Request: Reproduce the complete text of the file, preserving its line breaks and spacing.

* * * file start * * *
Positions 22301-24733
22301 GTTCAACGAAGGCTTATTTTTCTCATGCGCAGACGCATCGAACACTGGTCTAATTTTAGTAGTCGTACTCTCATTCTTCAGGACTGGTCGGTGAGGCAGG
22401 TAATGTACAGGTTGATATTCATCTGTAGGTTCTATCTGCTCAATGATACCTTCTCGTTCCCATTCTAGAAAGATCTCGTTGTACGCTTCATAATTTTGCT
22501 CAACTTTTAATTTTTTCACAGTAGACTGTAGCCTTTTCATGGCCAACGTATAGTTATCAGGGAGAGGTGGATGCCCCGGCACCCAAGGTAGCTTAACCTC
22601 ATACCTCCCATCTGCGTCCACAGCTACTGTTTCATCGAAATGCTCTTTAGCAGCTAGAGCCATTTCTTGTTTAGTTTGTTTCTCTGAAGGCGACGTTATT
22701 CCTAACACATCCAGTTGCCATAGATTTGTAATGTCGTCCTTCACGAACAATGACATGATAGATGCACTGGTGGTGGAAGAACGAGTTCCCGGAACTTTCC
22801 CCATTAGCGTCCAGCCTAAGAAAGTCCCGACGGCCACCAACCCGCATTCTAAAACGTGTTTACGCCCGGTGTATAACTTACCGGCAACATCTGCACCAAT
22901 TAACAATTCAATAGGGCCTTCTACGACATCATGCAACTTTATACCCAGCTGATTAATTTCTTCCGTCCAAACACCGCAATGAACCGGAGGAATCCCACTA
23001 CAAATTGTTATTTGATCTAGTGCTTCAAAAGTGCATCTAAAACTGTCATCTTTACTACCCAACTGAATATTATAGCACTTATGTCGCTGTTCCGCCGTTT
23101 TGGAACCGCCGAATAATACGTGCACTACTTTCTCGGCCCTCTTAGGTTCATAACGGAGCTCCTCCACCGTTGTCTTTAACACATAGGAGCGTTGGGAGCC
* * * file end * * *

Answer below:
Positions 22301-24733
22301 GTTCAACGAAGGCTTATTTTTCTCATGCGCAGACGCATCGAACACTGGTCTAATTTTAGTAGTCGTACTCTCATTCTTCAGGACTGGTCGGTGAGGCAGG
22401 TAATGTACAGGTTGATATTCATCTGTAGGTTCTATCTGCTCAATGATACCTTCTCGTTCCCATTCTAGAAAGATCTCGTTGTACGCTTCATAATTTTGCT
22501 CAACTTTTAATTTTTTCACAGTAGACTGTAGCCTTTTCATGGCCAACGTATAGTTATCAGGGAGAGGTGGATGCCCCGGCACCCAAGGTAGCTTAACCTC
22601 ATACCTCCCATCTGCGTCCACAGCTACTGTTTCATCGAAATGCTCTTTAGCAGCTAGAGCCATTTCTTGTTTAGTTTGTTTCTCTGAAGGCGACGTTATT
22701 CCTAACACATCCAGTTGCCATAGATTTGTAATGTCGTCCTTCACGAACAATGACATGATAGATGCACTGGTGGTGGAAGAACGAGTTCCCGGAACTTTCC
22801 CCATTAGCGTCCAGCCTAAGAAAGTCCCGACGGCCACCAACCCGCATTCTAAAACGTGTTTACGCCCGGTGTATAACTTACCGGCAACATCTGCACCAAT
22901 TAACAATTCAATAGGGCCTTCTACGACATCATGCAACTTTATACCCAGCTGATTAATTTCTTCCGTCCAAACACCGCAATGAACCGGAGGAATCCCACTA
23001 CAAATTGTTATTTGATCTAGTGCTTCAAAAGTGCATCTAAAACTGTCATCTTTACTACCCAACTGAATATTATAGCACTTATGTCGCTGTTCCGCCGTTT
23101 TGGAACCGCCGAATAATACGTGCACTACTTTCTCGGCCCTCTTAGGTTCATAACGGAGCTCCTCCACCGTTGTCTTTAACACATAGGAGCGTTGGGAGCC